Thousands of fake Canadian government websites, emails and apps that take advantage of the pandemic to try to mine personal data or steal money have been taken down in the last few months, according to the Canadian Centre for Cyber Security. The centre leads the federal government's response to cyber-security events, defends Ottawa's cyber assets and provides advice to Canadian industries, businesses and citizens about how to protect themselves online. Evan Koronewski, a spokesperson for the centre, said in email the fraudulent websites are impersonating the government of Canada to "deliver fake COVID-19 exposure notification applications, designed to install malware on users devices." Koronewski said those programs were created to steal personal information or money. Since March 15, the centre has helped remove more than 4,000 such fraudulent sites or email addresses, he said. In some cases the sites were pretending to be the Public Health Agency of Canada or the Canada Revenue Agency. "This work continues each and every day as we identify and remove more of these fraudulent domains," said Koronewski. He couldn't say how many Canadians have been taken in by these particular scams. But the Canadian Anti-Fraud Centre, a separate federal organization, said between March 6, 2020, and Jan. 10, 2021, there were 8,583 Canadian victims of a wide range of COVID-19 fraud. Those included everything from people buying fake vaccines and COVID test kits, to identity theft and ransomware attacks. In total, COVID-19 fraud has cost Canadians $7 million, according to the anti-fraud centre's website. The government of Canada's actual COVID Alert app started to be rolled out in July in Ontario, and went online in Newfoundland and Labrador, Saskatchewan and New Brunswick later in the summer. Nova Scotia, P.E.I. and Quebec signed on in the fall. Alberta and British Columbia are the only provinces that haven't adopted the app. In Nova Scotia, for instance, the app allows users who test positive for COVID-19 to enter a code supplied by the Nova Scotia Health Authority. It then sends an alert to any phone with the app that has been in close contact with the person who tested positive. But no matter how fast the government works, scammers continue to pump out fake, malicious websites and COVID-19 apps. At the beginning of the pandemic many app stores contained these fake apps, said Florian Kerschbaum, an associate professor in the school of computer science and director of the University of Waterloo's cybersecurity and privacy institute. App store administrators like Apple and Google were quick to crack down and remove the offending apps. "Still, there are a lot of COVID apps which make false promises and basically just try to abuse your information and do strange things," said Kerschbaum. The scammers who make the apps are looking to steal people's personal information and then sell it on the dark web, according to Arash Habibi Lashkari, an assistant professor and research co-ordinator at the University of New Brunswick's Canadian Institute for Cybersecurity. Information like a person's credit card number, full name and home address are valuable commodities, he said. That information could be used for a range of purposes including being sold to adware producers. It could also be used to steal someone's identity or put ransomware on their phone, encrypting it until the scammer is paid off. Lashkari said people need to carefully review the terms and conditions of an app before they install any app. People should avoid the app if the terms seem odd. And people should consider what systems an app wants permission access on their phone or computer, and determine if that matches up with what the app is supposed to do. If you download photo editing software, for instance, and it wants access to your telephone contact list, that should raise some red flags, he said. Even if people are vigilant, installing an app from a questionable publisher comes with risks. "There are, I don't know, thousands [of] methods that they can hide their abnormal activity from the user," said Lashkari. Anyone looking to download the government of Canada's COVID Alert app should only do it from trusted app stores, said Kerschbaum and Koronewski. Kerschbaum also said if people don't recognize the publisher of a COVID app then they shouldn't download it. Any Canadians who believe they may have received a fraudulent message via email or text is encouraged to report the activity to the Canadian Anti-Fraud Centre, said Koronewski "Rely again on the recommendations by the app store and by the government and you will be safe. But don't install ... every COVID app that's out there," said Kerschbaum. MORE TOP STORIES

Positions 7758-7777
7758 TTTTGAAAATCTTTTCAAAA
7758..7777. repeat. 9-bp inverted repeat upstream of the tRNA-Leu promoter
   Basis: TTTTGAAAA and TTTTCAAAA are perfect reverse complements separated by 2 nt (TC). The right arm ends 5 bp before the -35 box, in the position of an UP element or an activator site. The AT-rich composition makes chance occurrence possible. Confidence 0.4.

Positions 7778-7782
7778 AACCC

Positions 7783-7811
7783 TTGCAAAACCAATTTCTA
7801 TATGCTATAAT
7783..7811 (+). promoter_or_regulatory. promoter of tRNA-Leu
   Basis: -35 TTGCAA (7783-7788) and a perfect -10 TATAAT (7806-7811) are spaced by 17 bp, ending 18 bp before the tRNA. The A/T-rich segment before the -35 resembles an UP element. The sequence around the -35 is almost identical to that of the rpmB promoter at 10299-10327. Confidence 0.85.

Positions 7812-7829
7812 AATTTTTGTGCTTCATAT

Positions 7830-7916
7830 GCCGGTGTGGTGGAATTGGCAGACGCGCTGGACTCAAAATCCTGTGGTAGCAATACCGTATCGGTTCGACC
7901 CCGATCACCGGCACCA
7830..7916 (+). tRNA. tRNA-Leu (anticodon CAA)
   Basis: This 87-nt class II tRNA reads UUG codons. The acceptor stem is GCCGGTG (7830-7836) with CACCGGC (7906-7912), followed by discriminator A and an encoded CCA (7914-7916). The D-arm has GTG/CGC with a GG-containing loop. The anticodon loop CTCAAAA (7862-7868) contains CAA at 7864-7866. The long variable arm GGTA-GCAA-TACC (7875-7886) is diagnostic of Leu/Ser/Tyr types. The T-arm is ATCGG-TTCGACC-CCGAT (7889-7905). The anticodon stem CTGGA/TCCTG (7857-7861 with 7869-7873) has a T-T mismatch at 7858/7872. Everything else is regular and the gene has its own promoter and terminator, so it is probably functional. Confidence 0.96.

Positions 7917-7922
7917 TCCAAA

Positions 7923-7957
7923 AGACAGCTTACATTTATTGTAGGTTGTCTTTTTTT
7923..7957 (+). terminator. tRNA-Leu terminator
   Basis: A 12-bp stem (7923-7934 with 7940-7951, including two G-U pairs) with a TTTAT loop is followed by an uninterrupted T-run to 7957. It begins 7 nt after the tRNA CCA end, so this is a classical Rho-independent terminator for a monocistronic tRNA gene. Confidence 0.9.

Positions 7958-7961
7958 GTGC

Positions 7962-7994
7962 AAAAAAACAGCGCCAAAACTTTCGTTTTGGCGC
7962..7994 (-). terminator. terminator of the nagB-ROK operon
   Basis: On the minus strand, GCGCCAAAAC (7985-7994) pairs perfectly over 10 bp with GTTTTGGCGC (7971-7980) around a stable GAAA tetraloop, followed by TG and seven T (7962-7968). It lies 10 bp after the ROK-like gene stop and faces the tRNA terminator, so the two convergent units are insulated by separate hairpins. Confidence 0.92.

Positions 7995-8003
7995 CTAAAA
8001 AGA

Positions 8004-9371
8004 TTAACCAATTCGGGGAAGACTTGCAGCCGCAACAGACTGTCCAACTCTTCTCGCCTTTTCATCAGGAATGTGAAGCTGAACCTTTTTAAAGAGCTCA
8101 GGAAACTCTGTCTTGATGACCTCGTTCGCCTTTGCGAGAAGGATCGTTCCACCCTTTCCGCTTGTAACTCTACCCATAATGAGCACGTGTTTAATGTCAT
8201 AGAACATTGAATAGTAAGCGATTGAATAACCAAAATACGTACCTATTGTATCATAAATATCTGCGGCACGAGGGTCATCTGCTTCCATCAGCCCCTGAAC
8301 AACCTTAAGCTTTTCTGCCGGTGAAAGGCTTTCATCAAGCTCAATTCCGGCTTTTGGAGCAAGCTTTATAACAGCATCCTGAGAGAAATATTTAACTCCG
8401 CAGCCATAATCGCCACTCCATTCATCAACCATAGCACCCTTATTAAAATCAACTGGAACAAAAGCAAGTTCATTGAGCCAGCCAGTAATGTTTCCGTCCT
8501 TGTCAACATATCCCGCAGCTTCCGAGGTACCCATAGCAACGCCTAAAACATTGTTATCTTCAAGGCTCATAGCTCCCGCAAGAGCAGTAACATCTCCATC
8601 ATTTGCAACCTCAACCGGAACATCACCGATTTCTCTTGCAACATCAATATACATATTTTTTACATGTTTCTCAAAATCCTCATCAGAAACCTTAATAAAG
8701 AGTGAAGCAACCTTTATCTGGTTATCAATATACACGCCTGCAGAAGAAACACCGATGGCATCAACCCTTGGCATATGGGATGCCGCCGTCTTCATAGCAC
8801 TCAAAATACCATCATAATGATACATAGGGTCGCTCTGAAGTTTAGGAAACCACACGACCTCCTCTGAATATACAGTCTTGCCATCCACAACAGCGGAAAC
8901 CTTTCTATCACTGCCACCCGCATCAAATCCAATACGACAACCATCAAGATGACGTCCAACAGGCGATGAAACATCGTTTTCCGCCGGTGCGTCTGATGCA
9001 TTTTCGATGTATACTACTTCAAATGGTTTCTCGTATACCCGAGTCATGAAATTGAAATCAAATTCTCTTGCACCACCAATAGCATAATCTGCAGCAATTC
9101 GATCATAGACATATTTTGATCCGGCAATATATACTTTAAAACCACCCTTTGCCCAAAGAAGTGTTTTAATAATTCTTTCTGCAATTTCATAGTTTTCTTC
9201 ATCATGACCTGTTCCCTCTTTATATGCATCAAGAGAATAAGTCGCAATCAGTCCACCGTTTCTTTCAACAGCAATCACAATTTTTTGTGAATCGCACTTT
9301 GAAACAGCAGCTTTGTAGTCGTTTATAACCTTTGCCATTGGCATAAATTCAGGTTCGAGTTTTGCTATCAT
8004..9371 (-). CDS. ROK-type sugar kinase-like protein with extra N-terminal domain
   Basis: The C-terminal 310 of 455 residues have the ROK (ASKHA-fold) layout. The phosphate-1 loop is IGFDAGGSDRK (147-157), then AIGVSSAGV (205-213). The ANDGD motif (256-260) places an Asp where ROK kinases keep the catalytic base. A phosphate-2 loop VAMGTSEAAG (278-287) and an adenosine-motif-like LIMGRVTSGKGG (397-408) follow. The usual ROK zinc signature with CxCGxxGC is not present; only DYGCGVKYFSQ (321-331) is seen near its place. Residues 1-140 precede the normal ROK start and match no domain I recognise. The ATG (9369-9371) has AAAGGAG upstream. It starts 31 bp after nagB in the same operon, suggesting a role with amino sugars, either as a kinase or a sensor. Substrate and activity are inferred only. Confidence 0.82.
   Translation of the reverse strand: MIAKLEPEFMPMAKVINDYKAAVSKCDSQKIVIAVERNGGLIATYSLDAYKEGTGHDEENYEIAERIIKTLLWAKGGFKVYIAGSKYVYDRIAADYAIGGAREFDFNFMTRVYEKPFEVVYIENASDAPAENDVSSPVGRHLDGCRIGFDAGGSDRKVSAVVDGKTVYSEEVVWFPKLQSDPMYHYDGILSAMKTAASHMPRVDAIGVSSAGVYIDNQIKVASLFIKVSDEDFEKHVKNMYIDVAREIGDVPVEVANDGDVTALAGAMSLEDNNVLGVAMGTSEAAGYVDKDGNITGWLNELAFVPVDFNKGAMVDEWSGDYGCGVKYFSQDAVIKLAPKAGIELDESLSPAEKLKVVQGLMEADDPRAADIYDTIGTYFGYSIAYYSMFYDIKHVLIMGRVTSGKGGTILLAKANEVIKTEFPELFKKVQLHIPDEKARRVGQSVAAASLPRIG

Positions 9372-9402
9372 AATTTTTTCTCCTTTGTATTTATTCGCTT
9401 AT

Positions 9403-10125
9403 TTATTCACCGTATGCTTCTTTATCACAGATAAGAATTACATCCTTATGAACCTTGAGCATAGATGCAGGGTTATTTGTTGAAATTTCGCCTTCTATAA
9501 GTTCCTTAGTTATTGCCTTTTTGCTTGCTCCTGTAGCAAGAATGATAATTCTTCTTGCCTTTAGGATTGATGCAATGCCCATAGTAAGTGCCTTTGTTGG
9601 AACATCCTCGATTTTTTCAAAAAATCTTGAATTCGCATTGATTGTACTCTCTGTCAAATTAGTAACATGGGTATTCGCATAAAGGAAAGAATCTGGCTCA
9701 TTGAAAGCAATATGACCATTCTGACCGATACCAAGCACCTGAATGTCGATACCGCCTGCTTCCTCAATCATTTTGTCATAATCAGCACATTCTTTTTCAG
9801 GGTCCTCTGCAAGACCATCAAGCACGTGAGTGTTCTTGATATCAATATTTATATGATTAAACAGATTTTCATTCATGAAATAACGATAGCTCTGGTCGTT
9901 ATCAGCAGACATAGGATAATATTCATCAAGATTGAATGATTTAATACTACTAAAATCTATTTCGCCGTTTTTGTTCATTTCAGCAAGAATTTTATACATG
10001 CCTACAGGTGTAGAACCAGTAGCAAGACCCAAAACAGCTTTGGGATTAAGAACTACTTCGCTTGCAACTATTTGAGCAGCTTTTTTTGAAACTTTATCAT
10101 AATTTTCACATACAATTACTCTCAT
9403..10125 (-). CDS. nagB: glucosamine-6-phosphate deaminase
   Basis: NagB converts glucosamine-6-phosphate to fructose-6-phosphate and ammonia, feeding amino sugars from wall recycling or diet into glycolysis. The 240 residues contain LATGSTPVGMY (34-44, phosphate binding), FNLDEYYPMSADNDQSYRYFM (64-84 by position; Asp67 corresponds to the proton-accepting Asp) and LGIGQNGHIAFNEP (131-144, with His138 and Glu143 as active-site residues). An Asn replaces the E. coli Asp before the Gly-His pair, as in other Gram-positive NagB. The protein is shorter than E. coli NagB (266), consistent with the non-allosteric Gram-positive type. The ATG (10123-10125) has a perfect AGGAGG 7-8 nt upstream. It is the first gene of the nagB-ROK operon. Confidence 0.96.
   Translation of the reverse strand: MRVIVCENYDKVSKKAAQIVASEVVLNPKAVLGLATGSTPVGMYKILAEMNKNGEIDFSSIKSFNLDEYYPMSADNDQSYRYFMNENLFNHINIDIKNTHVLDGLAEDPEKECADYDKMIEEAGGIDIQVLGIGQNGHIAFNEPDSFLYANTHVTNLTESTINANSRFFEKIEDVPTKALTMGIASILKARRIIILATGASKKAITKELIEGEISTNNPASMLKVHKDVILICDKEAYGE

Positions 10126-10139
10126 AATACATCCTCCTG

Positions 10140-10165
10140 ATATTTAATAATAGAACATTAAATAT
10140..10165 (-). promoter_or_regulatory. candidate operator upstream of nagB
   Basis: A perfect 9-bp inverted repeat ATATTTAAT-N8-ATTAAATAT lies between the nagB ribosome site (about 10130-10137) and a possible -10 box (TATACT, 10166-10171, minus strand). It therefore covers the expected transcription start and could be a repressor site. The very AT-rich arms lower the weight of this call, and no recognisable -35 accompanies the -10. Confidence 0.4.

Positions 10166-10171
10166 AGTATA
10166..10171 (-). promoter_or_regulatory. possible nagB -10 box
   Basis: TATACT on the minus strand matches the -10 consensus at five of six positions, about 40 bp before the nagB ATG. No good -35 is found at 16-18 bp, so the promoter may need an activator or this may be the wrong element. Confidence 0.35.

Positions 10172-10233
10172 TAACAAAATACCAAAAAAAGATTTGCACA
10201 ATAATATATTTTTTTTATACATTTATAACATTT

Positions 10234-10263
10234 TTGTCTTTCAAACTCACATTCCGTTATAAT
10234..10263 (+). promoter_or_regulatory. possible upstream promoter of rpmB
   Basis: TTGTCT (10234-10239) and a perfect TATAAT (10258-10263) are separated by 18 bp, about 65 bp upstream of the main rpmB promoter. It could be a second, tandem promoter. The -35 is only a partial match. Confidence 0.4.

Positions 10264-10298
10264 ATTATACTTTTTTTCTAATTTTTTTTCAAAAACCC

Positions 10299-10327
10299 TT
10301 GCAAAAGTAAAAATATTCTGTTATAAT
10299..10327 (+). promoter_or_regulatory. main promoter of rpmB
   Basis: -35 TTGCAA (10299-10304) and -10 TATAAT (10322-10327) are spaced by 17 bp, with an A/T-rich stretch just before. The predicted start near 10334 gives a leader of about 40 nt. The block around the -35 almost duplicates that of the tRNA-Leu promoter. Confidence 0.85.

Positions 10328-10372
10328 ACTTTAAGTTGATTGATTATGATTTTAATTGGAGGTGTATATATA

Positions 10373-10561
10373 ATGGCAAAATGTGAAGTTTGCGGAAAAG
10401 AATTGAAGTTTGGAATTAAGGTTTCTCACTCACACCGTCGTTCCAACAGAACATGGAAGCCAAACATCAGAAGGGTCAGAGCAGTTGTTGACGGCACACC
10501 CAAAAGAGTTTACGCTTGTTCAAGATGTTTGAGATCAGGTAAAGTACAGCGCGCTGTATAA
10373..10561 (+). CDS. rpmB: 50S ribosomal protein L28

A man from the Bathurst area is dead after a motor vehicle accident Tuesday afternoon. The accident happened just before 4 p.m. on Route 11 near Petit-Rocher and was a head-on crash. A 22-year-old man died and a 45-year-old truck driver was injured. Traffic was rerouted for several hours.